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Coat of arms of the Azzopardi family

Azzopardi is an Italian surname of Lombard origin, now naturalized in Italy, Malta, Greece and France in the form Azzopardi (written in various documents as Azupardu, Azuparda (in the 1419 militia list), Aczupard, Zupard (1480 militia list), Azzupard, Azzoppardo, Azzopardo, Azzopardi, Azzoppardi, Zoppardo, Zopardo, in the Status Animarum or church census of 1687). It still occurs in Northern Italy in the form Azzopardo (mainly in Julian Venetia), in Sicily in the forms Zuppardo, Zuppardi and in Corfu, Greece "Ατσοπάρδης". It derives from a combination of the Langobardic Italian names Azzo meaning 'noble' and Pardo, originally the name of a Germanic tribe (the Bardi); see E. De Felice, Dizionario dei cognomi italiani, Milano: Arnoldo Mondadori, 1978, p. 64. A Genoese notary of the 13th century bore the name Ogerius Açopardus. This being one of the oldest Italian surnames, introduced by one or more Christian settlers from Sicily some time between the thirteenth and the fifteenth century. [1]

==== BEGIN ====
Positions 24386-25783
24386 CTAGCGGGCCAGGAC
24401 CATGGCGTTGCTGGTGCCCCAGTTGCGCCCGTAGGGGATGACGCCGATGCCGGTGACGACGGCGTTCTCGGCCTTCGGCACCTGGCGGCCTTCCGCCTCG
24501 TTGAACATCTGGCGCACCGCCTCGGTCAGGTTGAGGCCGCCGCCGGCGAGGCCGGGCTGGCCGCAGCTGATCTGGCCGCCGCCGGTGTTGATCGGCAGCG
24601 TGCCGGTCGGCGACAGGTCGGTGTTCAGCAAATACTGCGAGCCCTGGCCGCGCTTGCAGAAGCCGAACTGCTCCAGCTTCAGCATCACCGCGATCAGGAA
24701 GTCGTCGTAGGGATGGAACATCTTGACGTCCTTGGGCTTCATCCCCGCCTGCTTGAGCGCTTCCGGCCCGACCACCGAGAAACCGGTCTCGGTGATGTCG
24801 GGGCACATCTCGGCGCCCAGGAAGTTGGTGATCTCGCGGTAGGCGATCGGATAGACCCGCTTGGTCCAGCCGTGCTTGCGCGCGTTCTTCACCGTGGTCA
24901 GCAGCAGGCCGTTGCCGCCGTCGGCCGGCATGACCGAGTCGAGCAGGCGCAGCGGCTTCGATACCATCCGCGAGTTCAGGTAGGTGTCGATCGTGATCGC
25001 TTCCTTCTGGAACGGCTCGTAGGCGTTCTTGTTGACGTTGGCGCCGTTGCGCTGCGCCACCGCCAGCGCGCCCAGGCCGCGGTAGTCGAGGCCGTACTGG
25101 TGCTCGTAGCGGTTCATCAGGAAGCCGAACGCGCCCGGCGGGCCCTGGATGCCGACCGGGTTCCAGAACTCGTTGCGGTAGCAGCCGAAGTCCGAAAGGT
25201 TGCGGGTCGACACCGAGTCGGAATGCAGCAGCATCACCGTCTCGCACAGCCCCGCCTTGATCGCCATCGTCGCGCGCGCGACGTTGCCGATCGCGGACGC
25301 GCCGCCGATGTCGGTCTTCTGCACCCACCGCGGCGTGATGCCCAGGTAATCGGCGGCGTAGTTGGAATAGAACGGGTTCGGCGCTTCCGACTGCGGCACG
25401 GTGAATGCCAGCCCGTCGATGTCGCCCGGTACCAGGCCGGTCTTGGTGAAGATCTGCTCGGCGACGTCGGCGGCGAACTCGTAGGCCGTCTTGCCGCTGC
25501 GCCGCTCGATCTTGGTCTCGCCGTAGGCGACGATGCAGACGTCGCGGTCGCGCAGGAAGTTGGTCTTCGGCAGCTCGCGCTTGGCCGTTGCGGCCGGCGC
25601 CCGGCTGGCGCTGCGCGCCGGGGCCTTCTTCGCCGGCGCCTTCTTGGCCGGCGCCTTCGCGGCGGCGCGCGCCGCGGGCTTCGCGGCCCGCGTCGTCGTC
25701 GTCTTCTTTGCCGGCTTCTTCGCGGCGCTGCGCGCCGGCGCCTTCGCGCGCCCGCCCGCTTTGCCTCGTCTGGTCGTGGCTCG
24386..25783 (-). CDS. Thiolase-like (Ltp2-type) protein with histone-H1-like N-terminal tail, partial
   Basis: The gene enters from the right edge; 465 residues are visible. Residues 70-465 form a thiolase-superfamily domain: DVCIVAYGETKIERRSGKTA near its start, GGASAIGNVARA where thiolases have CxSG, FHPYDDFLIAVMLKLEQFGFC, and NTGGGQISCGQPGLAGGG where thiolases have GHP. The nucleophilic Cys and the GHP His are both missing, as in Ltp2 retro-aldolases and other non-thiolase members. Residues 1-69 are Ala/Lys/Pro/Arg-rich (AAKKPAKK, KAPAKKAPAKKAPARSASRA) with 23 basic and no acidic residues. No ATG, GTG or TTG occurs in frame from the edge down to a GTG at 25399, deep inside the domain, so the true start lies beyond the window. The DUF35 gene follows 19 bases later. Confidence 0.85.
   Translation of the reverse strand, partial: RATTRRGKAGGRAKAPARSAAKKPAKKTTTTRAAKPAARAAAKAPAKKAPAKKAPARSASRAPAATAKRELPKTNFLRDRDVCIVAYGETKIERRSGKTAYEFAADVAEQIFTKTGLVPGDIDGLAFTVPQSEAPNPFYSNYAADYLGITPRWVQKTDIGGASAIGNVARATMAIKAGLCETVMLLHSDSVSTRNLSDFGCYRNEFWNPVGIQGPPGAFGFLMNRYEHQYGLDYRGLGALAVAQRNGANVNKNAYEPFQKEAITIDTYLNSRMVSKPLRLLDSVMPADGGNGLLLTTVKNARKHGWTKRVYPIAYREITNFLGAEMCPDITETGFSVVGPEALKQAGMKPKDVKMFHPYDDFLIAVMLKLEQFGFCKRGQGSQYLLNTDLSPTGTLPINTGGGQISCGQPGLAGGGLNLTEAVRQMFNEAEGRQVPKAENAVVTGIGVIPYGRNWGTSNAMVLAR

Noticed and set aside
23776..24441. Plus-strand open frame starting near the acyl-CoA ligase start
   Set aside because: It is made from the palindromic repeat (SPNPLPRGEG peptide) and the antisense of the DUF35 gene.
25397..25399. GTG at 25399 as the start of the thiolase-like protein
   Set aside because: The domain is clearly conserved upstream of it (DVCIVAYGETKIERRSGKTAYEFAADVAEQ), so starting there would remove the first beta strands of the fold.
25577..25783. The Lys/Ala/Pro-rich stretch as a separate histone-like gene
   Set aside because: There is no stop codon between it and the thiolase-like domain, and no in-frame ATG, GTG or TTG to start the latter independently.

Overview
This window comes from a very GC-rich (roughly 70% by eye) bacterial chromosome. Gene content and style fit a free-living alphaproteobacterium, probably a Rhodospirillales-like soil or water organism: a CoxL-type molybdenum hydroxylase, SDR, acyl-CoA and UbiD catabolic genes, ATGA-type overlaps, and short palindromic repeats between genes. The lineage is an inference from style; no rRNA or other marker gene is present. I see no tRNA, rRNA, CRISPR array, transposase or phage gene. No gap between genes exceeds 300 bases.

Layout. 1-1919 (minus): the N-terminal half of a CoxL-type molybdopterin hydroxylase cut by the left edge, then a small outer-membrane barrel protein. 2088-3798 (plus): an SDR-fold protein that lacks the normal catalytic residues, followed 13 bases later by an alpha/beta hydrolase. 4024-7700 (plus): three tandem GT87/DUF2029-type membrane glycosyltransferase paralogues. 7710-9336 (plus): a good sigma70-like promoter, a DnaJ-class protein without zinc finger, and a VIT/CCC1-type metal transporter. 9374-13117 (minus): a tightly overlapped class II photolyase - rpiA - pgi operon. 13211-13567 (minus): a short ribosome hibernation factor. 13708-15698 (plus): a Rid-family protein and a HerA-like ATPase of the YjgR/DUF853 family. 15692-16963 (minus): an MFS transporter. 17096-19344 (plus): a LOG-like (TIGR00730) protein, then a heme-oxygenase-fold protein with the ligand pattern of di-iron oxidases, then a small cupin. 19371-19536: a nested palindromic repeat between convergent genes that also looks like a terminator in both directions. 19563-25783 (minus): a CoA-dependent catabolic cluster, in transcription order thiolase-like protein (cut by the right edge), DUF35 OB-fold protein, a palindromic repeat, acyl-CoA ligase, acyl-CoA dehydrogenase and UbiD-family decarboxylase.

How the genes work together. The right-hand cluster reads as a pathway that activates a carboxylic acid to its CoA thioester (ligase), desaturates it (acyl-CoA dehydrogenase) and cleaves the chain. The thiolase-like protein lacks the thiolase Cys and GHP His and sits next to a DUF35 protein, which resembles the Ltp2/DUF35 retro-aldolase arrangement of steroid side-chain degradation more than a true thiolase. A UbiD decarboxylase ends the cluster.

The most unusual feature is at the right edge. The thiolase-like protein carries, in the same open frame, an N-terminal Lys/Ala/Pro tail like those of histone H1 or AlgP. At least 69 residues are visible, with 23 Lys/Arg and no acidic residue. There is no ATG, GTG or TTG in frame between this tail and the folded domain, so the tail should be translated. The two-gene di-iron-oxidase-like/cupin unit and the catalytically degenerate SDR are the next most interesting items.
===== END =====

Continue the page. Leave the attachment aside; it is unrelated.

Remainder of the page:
The reference from the publication is repeated verbatim here in case of loss of the original document, Godfrey Wettinger, "The Origin of 'Maltese' Surnames", Melita Historica, xii, 4 (1999), 333-344: Ref. [27] For Accio see: Codice diplomatico della Repubblica di Genova, “Fonti per la Storia d’Italia”, Roma 1942, III, doc. 44, p. 120: Azo Rovedus, Azo Borel, giugno 1197; and Azo de Pangiano, Azo, Salvaticus, Azo Rovedus, and Azo de Avolasca in ibid., doc. 50, pp.131-132, 27 Agosto 1198. Ogerius Açopardus figures among witnesses to a notarial deed in Genoa on 4 August 1201: Giovanni de Guiberto (1200–1211), a cura di M.W. Hall-Cole et al., “Notai liguri del secolo XII, vol. V,” Genoa, 1940, doc. 350 in vol. I, 173.



  1. ^ "". 8 January 2008.